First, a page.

In the NY Times Magazine, Wesley Morris and Jenna Wortham are both weekly practitioners of the art of criticism, and their podcast, “Still Processing,” translates their intelligence (which is sharpened on the one side by outrage and deep humor on the other) into pod form. This episode, featuring the brilliant Margo Jefferson (a modern artist-critic par excellence), reflects their range, as they struggle not only to feel all the feels, but to think all the thoughts, too.
Our season four opener starts out as an album review, then decides to stop being an album review in order to tell an incredible story about the iconic novelist Paul Bowles driving around Morocco in a VW bug in the 1950s with a brick of hash and a suitcase-sized Ampex tape recorder in the backseat. Then it goes back to being a record review, but not before you’ve inadvertently learned about Moroccan independence, North African musical traditions, and the ethics of ethnography.
Anshuman Iddamsetty produced 51 episodes of “The Arcade” for the Canadian literary magazine Hazlitt before moving on in 2015. To call it a literary interview podcast is to miss the remarkable things Iddamsetty accomplishes with structure and sound. Each episode feels like a hand-crafted, oddly shaped shrine to the featured author. Ben Lerner, with his churning self-consciousness and preoccupation with the intersections between art and life, might have been Iddamsetty’s ideal guest.
I have a mild allergy to podcasts that begin with extended updates on the host’s personal life, but Robyn O’Neil, “an artist who just likes to read things out loud,” is so funny and self-deprecating and smart — and her taste in books is so good — that I’m into it.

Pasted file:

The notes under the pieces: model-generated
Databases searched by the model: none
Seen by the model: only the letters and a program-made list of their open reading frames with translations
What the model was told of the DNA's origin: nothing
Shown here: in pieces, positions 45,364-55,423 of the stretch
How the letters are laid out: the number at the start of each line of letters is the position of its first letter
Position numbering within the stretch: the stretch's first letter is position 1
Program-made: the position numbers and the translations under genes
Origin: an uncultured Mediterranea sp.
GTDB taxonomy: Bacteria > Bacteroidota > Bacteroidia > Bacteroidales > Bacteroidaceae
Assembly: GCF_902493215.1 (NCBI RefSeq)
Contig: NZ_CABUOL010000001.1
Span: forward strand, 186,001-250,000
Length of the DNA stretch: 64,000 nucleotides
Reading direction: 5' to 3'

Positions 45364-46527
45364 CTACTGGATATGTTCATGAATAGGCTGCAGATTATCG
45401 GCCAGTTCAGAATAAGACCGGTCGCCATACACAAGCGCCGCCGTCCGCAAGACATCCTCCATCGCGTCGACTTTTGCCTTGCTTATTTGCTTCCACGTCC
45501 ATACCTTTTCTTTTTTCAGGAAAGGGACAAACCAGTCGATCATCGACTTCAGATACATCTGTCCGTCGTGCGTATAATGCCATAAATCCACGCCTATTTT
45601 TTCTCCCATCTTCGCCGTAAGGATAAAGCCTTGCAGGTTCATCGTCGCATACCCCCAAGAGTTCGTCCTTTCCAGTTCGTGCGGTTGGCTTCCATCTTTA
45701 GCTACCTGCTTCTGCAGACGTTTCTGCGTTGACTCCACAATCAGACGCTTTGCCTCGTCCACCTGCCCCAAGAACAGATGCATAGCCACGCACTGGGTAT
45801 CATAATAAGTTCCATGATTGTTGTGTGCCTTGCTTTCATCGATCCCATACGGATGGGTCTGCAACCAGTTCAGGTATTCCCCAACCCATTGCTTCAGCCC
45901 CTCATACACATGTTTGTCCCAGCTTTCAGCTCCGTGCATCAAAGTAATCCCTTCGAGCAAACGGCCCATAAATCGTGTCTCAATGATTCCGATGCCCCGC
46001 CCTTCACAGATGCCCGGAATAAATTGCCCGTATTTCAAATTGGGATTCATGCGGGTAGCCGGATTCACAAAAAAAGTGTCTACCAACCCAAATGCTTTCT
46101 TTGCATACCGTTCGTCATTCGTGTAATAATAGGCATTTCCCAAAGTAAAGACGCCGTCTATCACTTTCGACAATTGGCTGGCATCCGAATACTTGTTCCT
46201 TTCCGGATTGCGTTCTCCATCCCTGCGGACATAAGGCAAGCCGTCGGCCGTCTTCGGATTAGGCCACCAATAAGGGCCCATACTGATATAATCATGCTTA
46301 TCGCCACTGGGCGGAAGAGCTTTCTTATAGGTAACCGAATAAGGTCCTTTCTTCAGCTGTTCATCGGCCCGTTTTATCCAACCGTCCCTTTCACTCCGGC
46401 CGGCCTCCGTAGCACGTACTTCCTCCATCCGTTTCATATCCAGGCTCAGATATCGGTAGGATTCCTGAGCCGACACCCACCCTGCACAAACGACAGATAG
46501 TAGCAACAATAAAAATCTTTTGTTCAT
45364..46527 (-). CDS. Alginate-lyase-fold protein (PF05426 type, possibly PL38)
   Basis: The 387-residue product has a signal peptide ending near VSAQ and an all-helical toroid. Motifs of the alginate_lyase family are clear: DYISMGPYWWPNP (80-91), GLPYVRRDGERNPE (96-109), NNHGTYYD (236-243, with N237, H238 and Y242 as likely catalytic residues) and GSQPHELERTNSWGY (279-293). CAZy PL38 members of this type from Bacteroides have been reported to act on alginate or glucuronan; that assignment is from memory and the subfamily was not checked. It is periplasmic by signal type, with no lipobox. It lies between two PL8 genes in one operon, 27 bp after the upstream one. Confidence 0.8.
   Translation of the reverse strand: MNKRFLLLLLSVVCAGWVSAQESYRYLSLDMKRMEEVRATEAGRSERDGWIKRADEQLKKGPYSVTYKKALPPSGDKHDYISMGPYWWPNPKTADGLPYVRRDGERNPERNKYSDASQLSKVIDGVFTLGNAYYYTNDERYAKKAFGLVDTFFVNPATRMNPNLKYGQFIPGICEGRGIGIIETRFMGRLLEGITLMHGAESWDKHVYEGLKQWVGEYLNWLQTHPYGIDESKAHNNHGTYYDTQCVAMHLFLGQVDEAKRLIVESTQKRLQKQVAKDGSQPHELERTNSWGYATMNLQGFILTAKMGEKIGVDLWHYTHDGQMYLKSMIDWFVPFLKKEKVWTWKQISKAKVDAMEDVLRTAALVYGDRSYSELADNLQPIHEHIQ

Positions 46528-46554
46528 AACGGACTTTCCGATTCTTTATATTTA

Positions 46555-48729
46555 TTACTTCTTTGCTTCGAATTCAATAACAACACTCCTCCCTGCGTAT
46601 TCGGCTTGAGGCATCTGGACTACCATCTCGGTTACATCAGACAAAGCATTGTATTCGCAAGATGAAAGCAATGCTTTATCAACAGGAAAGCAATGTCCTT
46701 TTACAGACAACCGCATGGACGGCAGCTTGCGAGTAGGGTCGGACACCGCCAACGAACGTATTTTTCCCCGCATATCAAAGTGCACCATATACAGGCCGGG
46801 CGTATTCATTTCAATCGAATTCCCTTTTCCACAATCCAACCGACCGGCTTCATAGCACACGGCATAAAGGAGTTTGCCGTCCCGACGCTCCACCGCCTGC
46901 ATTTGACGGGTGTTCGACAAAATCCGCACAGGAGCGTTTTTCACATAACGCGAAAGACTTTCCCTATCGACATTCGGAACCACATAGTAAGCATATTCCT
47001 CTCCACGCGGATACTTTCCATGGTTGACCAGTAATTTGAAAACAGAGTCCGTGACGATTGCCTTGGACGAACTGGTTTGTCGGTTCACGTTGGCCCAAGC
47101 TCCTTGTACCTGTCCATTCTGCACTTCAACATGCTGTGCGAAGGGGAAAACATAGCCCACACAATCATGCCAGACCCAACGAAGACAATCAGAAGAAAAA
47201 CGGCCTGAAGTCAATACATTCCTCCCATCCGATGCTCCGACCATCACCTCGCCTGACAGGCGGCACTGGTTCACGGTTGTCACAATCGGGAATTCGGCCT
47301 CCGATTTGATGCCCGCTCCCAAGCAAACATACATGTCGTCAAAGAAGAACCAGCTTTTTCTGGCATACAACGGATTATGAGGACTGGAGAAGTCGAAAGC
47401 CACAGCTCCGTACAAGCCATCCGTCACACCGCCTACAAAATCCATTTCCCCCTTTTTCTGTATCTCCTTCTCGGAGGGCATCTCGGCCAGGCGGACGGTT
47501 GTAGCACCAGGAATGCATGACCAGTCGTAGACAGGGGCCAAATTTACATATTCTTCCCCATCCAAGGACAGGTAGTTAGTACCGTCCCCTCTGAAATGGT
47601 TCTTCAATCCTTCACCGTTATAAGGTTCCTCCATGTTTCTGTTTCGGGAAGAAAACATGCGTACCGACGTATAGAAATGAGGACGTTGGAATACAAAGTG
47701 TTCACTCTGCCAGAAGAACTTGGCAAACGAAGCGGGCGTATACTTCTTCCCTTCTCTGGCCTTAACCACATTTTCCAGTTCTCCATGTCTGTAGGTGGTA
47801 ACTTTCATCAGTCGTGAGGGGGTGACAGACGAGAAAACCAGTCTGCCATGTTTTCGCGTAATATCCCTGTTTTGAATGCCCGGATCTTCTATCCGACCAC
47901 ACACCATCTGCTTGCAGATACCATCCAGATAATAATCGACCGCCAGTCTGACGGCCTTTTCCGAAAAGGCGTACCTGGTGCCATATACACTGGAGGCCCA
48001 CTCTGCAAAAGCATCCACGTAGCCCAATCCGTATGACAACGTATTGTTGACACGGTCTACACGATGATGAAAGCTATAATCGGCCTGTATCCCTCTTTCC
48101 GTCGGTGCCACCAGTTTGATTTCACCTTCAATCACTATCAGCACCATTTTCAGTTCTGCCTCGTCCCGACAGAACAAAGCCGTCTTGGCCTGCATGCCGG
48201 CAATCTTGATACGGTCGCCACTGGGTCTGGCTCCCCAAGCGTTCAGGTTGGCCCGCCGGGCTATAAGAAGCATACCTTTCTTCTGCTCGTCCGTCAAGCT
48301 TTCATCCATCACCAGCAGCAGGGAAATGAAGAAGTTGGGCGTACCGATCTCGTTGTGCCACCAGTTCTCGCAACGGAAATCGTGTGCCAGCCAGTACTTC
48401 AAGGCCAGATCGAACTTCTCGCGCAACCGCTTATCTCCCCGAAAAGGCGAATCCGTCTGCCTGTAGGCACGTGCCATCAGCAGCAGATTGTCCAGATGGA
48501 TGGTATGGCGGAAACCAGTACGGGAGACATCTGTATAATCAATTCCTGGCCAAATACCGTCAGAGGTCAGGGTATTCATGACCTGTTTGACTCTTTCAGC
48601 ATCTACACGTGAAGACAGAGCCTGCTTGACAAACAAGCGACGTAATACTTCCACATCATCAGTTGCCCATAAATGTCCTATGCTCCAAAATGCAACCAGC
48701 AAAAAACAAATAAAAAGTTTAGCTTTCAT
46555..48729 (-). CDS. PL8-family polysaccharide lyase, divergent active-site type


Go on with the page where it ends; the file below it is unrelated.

Benjamen Walker works (with Erica Heilman’s Rumble Strip, above) in the “wandering ear” tradition. I think he might have even invented it — though I’m no podcast historian. So maybe I need to re-listen to this episode, which offers three parallel histories of podcasting, told in Walker’s peripatetic (and influential) style.
The film critic Karina Longworth laces her addictive essays on “Hollywood’s first century” with music, movie clips, reenactments, and other dramatic adornments, transforming them into absorbing, epic biopics for the ear.
You could argue that standup comedy is a form of criticism as art: the best comics riff on contemporary culture in elaborate, incisive verbal essays. Buress is in that class of comic, but I think the real reason I love his work is his deadpan. His deadpan just feels so… dead. But it still stays generous and warm. I’m saying he has a terminal, friendly deadpan.
Silverblatt’s approach to interviewing isn’t so much to ask his authors questions as to perform elaborate, incisive readings of their books and then watch them respond. And their responses are, more often than not, a version of astonished appreciation. “I’ve heard you were an acute reader,” David Foster Wallace remarked in quiet awe, after Silverblatt described the “fractal” structure of Infinite Jest in a classic 1996 interview. But there are moments like this in almost every one of Silverblatt’s interviews.
Podcasting was invented in the fourth century BCE, in Athens, by the Greek philosopher Socrates and his student Plato, who argued that philosophy was best understood not through books but in real-life dialogue, conducted with a fellow lover of knowledge, featuring occasional jokes about drinking and sex. Brittany and Eric are, to my ears, working firmly in this tradition, rationally examining and interrogating the often irrational (and “uncool”) world that surrounds them.